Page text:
When people come to the garden design experience for the first time, it can be strange to think of gardens as having a style, or being in or out of fashion. But a quick glance over the past 20 or 30 years reveals a distinct shift…

Setting the Scene: How to choose the right garden style for you

When people come to the garden design experience for the first time, it can be strange to think of gardens as having a style, or being in or out of fashion. But a quick glance over the past 20 or 30 years reveals a distinct shift, not just in how we want our outdoor spaces to function, but how we want them to look and feel.

In the mid 90s, the cottage garden, with its high maintenance beds of flowering plants gave way towards the end of the century to a more formal style of parterre with shaped hedges and topiary in need of almost constant attention. By the time we had reached the 2010s, everyone wanted low maintenance gardens, often relying heavily on paved areas and architectural planting to set the tone.

 

But as the century has progressed, so too has the way we approach garden design, says Nick, Project Architect at Secret Gardens.

 

“We are finding people want something more sustainable. They are much more aware of sustainability after the water restrictions and bushfires of 2019 and 2020. They want to see change but they don’t want the constant maintenance.”

 

“We are finding people want something more sustainable,” he says. “They are much more aware of sustainability after the water restrictions and bushfires of 2019 and 2020.

 

“They want to see change and that transition of the seasons but they don’t want the constant maintenance.”

 

Deciding on the style of your garden is a key part of the design process and will be determined by a number of factors, aside from trends. Nick says often your local area will be the first clue to the direction you should go in.

 

“The location is one of the first things we look at, whether it is a beach or a bush setting,” he says.

 

Beach or coastal locations are usually characterised by sandy, free draining soils, while bush settings can be sandy or clay soils. While soils can be improved, the kind found naturally on your site is an indicator of the plants that will thrive in your new garden. Choosing plants that will do well without too much help is a more sustainable approach to garden design. “A lot of plants, if they are the right choice for the conditions, they will look good,” Nick says. “Choosing those species helps reduce the need for water on site and maintenance.”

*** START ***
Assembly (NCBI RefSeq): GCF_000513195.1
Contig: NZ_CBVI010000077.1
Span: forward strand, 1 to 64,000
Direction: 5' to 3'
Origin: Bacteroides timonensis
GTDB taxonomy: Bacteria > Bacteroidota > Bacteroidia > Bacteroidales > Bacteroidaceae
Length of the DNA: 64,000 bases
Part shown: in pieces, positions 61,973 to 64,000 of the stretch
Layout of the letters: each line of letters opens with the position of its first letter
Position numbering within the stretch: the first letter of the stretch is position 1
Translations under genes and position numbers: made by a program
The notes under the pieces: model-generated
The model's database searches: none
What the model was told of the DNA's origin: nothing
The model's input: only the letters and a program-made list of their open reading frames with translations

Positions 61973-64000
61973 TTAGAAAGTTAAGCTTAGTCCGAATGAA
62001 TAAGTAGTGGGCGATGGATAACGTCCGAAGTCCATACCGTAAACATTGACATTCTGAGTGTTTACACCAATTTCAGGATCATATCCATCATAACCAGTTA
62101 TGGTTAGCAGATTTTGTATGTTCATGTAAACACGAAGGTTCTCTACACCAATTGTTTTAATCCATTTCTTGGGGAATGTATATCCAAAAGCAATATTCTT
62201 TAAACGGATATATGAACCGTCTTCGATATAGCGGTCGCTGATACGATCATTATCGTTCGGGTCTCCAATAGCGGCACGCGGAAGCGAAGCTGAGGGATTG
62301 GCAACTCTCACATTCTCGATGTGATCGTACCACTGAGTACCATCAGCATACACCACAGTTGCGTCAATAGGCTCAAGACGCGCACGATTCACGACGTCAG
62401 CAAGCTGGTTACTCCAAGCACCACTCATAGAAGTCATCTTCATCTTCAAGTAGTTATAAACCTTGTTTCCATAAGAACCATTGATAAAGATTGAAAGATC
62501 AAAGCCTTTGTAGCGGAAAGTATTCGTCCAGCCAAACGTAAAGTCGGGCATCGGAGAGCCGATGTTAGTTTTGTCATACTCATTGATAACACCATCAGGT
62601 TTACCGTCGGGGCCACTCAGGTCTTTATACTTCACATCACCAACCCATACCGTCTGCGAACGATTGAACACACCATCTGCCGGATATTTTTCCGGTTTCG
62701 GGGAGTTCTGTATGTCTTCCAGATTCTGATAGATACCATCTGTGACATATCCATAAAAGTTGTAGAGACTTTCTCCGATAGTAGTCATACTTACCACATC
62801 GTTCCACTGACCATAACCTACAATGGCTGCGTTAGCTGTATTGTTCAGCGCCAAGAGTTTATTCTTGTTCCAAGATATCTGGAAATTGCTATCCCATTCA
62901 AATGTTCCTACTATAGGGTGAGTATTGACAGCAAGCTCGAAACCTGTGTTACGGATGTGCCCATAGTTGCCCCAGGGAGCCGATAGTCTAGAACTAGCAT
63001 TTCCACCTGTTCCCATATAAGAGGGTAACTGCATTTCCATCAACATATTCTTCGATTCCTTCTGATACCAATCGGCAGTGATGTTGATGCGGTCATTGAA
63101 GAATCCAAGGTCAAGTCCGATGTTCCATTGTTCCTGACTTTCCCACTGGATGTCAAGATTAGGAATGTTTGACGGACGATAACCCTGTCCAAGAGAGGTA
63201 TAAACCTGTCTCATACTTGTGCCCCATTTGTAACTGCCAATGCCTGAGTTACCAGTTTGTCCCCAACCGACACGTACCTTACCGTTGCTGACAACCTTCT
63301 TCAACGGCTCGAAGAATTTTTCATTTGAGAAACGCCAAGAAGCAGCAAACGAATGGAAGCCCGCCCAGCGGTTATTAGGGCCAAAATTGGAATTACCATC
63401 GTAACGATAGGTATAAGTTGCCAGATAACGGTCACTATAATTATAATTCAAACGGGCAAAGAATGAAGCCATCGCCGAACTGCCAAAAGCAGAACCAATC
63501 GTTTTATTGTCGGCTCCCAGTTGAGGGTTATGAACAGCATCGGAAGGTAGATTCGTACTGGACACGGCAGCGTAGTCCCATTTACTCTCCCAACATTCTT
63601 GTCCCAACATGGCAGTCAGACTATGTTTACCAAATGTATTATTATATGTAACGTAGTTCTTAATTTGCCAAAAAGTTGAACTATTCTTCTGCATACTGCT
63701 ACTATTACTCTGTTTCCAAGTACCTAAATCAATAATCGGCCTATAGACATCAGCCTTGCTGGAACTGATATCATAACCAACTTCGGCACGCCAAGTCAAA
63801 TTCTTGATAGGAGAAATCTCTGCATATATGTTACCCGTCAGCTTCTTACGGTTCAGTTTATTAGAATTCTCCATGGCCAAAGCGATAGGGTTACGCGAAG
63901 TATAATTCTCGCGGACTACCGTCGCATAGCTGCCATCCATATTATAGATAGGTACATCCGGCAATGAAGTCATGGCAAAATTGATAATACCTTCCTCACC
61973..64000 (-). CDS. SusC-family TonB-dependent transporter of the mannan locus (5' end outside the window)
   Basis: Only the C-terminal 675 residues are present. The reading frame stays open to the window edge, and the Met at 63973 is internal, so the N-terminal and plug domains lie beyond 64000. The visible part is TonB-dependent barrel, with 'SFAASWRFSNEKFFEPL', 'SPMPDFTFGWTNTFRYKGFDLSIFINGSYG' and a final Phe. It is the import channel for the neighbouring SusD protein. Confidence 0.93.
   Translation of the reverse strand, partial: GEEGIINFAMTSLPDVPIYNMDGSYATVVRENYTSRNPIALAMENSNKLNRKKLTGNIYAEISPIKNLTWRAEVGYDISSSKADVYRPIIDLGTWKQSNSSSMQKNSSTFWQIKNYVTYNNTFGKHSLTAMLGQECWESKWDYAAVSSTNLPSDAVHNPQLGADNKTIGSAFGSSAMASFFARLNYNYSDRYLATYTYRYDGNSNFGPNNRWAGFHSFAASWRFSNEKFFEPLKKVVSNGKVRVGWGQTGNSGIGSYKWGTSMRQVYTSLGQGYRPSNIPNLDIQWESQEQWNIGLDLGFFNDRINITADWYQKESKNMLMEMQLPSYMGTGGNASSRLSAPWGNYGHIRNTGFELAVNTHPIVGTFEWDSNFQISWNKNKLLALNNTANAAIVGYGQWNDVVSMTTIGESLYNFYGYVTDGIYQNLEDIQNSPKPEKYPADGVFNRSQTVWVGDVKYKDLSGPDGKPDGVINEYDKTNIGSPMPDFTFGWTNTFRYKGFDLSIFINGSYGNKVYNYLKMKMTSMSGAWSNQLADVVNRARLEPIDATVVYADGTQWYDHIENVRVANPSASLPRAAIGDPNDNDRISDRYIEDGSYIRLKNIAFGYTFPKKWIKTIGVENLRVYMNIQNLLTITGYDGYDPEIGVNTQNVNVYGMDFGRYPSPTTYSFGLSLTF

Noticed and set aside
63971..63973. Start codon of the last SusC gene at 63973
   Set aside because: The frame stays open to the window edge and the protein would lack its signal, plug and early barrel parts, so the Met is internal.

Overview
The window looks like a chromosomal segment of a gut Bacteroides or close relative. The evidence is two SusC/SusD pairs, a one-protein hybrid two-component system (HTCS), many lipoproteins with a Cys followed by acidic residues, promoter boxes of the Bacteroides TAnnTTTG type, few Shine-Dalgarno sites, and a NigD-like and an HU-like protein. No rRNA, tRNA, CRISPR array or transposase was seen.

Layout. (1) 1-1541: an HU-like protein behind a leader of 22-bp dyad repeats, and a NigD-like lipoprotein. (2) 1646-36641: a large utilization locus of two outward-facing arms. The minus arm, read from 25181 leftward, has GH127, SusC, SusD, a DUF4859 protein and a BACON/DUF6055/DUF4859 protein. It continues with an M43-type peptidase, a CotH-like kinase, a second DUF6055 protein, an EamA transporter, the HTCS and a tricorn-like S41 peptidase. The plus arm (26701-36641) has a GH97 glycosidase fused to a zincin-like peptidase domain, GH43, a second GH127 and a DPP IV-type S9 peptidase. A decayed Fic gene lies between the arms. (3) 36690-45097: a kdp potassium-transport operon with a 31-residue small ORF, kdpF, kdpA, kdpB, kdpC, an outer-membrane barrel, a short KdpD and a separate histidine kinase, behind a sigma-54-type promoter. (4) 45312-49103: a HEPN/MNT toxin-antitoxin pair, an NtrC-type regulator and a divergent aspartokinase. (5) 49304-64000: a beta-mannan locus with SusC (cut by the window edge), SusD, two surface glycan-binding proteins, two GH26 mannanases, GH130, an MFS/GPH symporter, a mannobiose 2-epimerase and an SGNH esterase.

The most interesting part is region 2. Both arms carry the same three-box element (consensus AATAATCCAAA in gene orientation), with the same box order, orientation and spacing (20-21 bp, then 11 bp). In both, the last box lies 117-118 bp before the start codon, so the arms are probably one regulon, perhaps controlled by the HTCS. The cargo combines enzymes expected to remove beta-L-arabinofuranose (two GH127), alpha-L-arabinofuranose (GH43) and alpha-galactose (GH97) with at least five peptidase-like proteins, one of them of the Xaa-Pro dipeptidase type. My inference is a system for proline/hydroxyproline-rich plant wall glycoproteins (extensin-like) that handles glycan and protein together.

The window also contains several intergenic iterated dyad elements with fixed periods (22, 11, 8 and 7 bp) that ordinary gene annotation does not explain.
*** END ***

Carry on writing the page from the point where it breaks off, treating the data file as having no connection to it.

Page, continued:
In terms of colours, coastal gardens typically lean towards a softer palette of silvers, pale greens and blues while suburban or bush palettes often have an array of colours, from lime through to dark greens. While native plants are now more popular amongst homeowners than ever, those looking for seasonal change may prefer exotic deciduous trees and shrubs with leaves that will change colour in autumn.

 

“There is change in native plantings, but often that’s about flowering plants,” says Nick.

 

While native species often thrive naturally in what many perceive as a wild and untamed bush setting they too can be pruned and managed into more cultivated shapes to create areas of contrast and visual interest in the garden. Nick says considering how much time and money you intend to spend maintaining the garden will help you better shape your style.

 

“When we talk about the design early on, we flag the types of maintenance that will be required and we gauge how involved the owners are in their garden,” he says. “Sometimes you can judge that by how busy they are at work, where they live and where their garden is at.”

 

In some cases, it’s worth looking at what the neighbours are doing and what is working. Just as you would take into account the architectural styles and standards of houses on your streets, adopting the local garden style – if there is one – will help your place fit better into the streetscape.

 

  • Take a walk around the neighbourhood to see what grows well in your area, as well as what struggles for survival.
  • Consider the architectural style of your house but don’t feel the need to copy it. Sometimes sharp corners and strong angles can benefit from softer plantings.
  • Think about who the garden is for. If you want play spaces as well as entertaining areas, make sure the garden can take a few knocks.
  • Work with your site, not against it. Choosing plants suited to your soil is not only more sustainable, it will save you money in the long run.